The global sanitation crisis affects nearly half of the world's population — and is felt keenly by transport workers who are always on the move.
Whether it is breaks too short to get to and from the nearest toilet or a lack of toilets at all, transport workers are routinely subjected to the degrading indignity of being denied something as basic as being able to use a toilet.
For many workers, even where there are toilets they’re able to use, the conditions are repulsive, unsanitary, and unsafe. But these unhygienic conditions aren’t just an insult to workers, they are a serious health risk - both to staff and to customers.
This lack of access and facilities is an issue for all workers, but it is one that is acutely felt by women transport workers. So the struggle around sanitation is also a struggle for women’s place in transport work.
“Far too often these issues can be taboo, or hidden away from sight,” said ITF Women Transport Workers’ Committee Chair Diana Holland. “That’s why, on World Toilet Day, transport workers around the world are saying that enough is enough. Every single worker, in every single workplace, deserves safe access to decent toilets and sanitation facilities.”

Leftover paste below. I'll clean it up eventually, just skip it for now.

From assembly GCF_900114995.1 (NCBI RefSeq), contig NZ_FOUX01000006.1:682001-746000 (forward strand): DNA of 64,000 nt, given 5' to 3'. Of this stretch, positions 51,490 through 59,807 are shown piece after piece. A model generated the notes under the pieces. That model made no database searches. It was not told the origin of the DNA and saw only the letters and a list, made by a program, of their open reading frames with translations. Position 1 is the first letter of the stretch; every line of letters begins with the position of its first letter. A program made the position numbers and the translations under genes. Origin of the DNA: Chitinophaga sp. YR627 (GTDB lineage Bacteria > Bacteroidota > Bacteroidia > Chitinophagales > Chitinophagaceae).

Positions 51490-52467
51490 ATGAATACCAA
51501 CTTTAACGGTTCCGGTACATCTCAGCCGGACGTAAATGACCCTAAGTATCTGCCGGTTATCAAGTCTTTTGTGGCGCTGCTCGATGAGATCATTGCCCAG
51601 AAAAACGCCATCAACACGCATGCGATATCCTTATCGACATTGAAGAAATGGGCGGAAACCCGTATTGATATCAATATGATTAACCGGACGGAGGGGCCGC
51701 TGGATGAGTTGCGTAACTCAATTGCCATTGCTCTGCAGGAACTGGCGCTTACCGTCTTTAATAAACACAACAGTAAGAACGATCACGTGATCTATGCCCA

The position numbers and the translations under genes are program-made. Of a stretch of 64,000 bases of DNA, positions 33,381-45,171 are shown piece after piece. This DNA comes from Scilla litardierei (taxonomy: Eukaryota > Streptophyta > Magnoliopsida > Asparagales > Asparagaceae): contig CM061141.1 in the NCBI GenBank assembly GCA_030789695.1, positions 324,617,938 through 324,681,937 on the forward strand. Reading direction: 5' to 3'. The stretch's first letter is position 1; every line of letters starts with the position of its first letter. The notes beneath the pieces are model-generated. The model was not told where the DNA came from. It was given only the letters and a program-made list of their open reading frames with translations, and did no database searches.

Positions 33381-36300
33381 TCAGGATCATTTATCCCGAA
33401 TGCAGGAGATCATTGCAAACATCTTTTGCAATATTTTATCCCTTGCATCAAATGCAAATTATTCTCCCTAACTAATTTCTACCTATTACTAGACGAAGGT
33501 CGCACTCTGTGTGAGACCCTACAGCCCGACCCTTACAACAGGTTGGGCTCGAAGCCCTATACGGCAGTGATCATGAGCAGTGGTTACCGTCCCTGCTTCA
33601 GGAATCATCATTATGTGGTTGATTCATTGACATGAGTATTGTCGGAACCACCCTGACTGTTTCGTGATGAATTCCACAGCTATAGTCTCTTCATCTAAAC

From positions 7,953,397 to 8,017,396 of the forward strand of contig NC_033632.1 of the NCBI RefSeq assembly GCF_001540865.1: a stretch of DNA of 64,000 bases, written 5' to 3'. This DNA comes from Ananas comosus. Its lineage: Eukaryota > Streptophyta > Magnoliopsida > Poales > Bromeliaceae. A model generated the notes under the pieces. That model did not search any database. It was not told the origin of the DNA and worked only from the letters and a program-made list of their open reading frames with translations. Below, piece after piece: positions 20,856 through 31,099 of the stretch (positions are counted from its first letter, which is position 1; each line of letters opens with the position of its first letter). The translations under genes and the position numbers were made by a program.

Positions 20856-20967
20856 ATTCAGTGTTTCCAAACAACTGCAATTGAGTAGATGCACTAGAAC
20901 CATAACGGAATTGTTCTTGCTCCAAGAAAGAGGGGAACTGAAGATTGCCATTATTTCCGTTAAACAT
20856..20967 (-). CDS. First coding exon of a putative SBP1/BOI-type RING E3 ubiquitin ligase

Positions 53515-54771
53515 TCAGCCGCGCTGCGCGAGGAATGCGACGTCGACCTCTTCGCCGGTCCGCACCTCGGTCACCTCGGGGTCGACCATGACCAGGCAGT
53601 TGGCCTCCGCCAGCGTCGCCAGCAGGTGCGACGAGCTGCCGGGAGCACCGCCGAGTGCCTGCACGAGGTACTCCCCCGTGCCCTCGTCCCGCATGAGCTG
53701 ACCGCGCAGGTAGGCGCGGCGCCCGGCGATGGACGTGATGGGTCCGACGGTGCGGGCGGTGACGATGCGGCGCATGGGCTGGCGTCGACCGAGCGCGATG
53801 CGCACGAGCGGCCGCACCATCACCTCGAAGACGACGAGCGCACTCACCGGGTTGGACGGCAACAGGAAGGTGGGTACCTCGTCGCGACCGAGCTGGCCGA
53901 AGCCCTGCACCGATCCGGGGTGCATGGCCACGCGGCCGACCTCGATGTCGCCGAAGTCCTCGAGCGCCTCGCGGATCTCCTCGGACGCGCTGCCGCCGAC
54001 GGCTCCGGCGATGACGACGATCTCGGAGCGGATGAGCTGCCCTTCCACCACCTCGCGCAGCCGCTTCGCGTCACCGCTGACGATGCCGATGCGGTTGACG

As the ITF prepares to launch a major new Sanitation Toolkit on Human Rights Day on December 10th, to help unions and workers fight for their rights to better sanitation facilities, we are exposing just how serious the problem is - and we need your help.
Do you struggle to find a decent toilet while you're at work? Does your workplace not have the facilities you need? Are you penalised or prevented from using the toilet? Or has your employer taken positive steps to provide access to toilets and the sanitation facilities that you need?
Your stories will form part of our campaign to ensure that all transport workers have access to toilets as a fundamental right at work. Together we can make it impossible to ignore